Have you heard about Adobe’s recent update to Lightroom? It has a new feature called “Enhance Details”. Adobe says it:
“approaches demosaicing in a new way to better resolve fine details and fix issues like false colors and zippering. Enhance Details uses machine learning—an extensively trained convolutional neural network (CNN)—to provide state-of-the-art quality for the images that really matter.”
You can read an explanation of what they’ve done on their blog at this link: https://theblog.adobe.com/enhance-details/. It sounds like a another fascinating advance in computational photography. It’s also a great example of why you should shoot in Raw mode and save your original files – so you can take advantage of future software updates. Of course I had to try this out!
I chose this flower growing in Central Winds Park, near Lake Jesup as my subject. By the way, this is the same spot and subject as this 2015 blog post. There’s a lot of detail in the flower and insect and I was curious about how it would look using the new processing.
I ran Enhance Details on the Raw file. At first, I couldn’t really see any improvement. So I opened the original and enhanced images in layers in Photoshop. I set the layer mode to Difference and then used a levels adjustment to highlight changes.
Using this method at 300% magnification to guide me to where the changes were, I could then see them clearly. The enhanced image was indeed more detailed than the original. But (for this example anyway) they’re extremely subtle! Too subtle to show up in a blog resolution image without a difference map.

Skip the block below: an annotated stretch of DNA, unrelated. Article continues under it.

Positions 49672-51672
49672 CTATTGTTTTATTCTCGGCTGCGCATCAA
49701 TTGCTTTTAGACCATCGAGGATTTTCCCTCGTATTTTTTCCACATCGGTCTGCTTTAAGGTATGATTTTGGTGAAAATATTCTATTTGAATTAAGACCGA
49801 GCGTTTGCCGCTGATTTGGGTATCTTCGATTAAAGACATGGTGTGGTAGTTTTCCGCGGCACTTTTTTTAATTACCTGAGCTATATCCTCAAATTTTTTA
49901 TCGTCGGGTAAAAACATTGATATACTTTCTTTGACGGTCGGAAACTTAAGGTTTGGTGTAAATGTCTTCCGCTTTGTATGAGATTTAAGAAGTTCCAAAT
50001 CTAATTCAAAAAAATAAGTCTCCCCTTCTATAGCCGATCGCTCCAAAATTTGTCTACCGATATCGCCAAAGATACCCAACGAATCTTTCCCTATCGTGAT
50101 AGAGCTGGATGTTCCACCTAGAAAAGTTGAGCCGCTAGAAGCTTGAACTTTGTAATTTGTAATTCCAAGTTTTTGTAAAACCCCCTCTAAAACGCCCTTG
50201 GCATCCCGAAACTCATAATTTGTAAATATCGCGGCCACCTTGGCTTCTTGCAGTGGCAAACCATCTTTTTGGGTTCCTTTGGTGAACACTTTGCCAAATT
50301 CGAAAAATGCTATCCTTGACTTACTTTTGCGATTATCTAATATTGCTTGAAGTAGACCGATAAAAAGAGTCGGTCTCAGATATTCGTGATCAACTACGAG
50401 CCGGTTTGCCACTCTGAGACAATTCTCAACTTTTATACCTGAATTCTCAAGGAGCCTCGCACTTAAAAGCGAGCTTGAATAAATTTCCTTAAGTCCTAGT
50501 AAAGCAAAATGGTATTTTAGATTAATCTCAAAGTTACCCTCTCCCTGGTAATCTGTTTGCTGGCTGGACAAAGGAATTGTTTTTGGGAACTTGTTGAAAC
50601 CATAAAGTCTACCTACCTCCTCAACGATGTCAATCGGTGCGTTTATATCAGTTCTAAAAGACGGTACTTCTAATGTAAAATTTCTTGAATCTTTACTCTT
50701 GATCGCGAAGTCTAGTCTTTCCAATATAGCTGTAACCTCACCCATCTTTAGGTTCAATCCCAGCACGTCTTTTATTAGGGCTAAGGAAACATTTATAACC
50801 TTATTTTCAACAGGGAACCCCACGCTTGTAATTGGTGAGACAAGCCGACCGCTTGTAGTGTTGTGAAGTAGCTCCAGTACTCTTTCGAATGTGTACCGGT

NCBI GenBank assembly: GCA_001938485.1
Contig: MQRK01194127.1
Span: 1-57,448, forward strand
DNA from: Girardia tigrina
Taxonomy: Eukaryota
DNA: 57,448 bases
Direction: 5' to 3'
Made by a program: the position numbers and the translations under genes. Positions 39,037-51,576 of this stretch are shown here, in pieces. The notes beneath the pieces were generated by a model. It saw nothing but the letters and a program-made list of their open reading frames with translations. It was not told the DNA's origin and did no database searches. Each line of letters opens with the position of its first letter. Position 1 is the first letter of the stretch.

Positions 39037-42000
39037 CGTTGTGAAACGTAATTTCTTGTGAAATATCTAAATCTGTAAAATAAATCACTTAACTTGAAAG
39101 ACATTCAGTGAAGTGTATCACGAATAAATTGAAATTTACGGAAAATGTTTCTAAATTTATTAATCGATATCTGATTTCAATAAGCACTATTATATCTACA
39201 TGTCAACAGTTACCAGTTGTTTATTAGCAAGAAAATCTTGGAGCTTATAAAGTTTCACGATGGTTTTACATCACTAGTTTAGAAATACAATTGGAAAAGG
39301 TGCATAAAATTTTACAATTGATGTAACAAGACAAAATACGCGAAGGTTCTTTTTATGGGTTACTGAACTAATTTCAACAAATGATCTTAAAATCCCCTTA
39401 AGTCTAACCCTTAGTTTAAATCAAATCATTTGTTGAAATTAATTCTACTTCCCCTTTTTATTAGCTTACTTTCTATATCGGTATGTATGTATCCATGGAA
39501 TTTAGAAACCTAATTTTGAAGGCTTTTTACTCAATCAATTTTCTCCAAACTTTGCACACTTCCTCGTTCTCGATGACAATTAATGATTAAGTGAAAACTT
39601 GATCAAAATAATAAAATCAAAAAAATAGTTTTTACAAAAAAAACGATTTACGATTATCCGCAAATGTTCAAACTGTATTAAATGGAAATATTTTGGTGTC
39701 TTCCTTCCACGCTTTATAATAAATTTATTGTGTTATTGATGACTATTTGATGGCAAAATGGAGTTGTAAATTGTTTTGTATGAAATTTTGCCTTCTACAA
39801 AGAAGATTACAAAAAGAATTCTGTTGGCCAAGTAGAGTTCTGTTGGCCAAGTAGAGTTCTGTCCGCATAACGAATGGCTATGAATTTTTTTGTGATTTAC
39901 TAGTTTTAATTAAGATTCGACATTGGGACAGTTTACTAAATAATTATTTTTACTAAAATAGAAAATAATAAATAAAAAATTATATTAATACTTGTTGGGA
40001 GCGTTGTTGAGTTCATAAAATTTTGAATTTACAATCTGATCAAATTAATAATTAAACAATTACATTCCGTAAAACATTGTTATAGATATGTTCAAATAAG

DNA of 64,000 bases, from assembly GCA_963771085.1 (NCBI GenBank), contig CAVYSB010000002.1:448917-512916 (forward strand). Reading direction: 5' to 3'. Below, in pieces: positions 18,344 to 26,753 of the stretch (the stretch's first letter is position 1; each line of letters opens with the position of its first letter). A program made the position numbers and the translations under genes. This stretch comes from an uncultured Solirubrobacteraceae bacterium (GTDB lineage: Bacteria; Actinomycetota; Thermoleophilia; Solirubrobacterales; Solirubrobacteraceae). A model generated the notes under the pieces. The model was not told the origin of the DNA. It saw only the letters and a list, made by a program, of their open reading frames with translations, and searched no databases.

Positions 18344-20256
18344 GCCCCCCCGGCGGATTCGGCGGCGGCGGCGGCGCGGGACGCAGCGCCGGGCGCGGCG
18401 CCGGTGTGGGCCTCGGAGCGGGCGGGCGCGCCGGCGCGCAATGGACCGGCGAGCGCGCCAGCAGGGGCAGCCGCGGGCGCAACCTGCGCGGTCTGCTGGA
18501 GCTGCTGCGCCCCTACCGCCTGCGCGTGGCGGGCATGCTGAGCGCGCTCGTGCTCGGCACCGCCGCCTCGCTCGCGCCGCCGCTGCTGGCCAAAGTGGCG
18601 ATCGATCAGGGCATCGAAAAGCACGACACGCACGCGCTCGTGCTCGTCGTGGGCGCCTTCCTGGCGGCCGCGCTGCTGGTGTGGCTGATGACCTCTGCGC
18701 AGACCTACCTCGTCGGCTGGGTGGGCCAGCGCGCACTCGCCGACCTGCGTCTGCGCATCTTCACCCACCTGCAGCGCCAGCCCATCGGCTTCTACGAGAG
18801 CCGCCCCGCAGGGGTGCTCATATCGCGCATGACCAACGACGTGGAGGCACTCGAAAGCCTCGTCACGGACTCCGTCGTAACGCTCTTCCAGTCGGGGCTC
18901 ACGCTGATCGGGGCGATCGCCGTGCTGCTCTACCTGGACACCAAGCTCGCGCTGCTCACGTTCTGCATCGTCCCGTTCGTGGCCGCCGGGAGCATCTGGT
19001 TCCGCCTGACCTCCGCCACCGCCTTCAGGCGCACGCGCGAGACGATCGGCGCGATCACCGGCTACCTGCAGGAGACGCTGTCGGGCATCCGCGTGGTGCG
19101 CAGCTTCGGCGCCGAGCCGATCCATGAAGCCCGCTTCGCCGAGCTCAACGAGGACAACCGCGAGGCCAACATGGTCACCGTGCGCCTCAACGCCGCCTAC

I did a little more research on-line and found this blog post: https://elialocardi.com/adobe-lightroom-camera-raw-enhance-details-review/. It’s got several samples where the difference are more obvious. Well worth a read.
Here are my thoughts:
- Adobe claims a 30% increase in image quality. I’m not sure how they derived this number, but from the examples I’ve seen the results are much more subtle than that.
- It works better on some subject than others, e.g. night photos of cities with lights, or images with artifacts. Improvements are much harder to see on other subjects such as my flower.
- I didn’t see (and haven’t heard of) anyplace where it made an image worse.
- You pay a penalty in workflow, time, and disk storage when using this. It shouldn’t be your default processing.
- Consider it for portfolio images, or photos that you’re printing in a large format. Don’t bother with it for images shared to the web or ones that you’re printing small. Keep your Raw files and you can always go back later and run them through.
- If you use Fuji cameras, try it on their X-Trans Raw files.
- We’ll hear more soon as the photo community explores this and we see results.
- In the future this or something like it will probably become the default demosaicing approach. Adobe should be commended and I hope they keep developing it
That was fun! Thanks for stopping by and reading my blog. Now – go make some photos!
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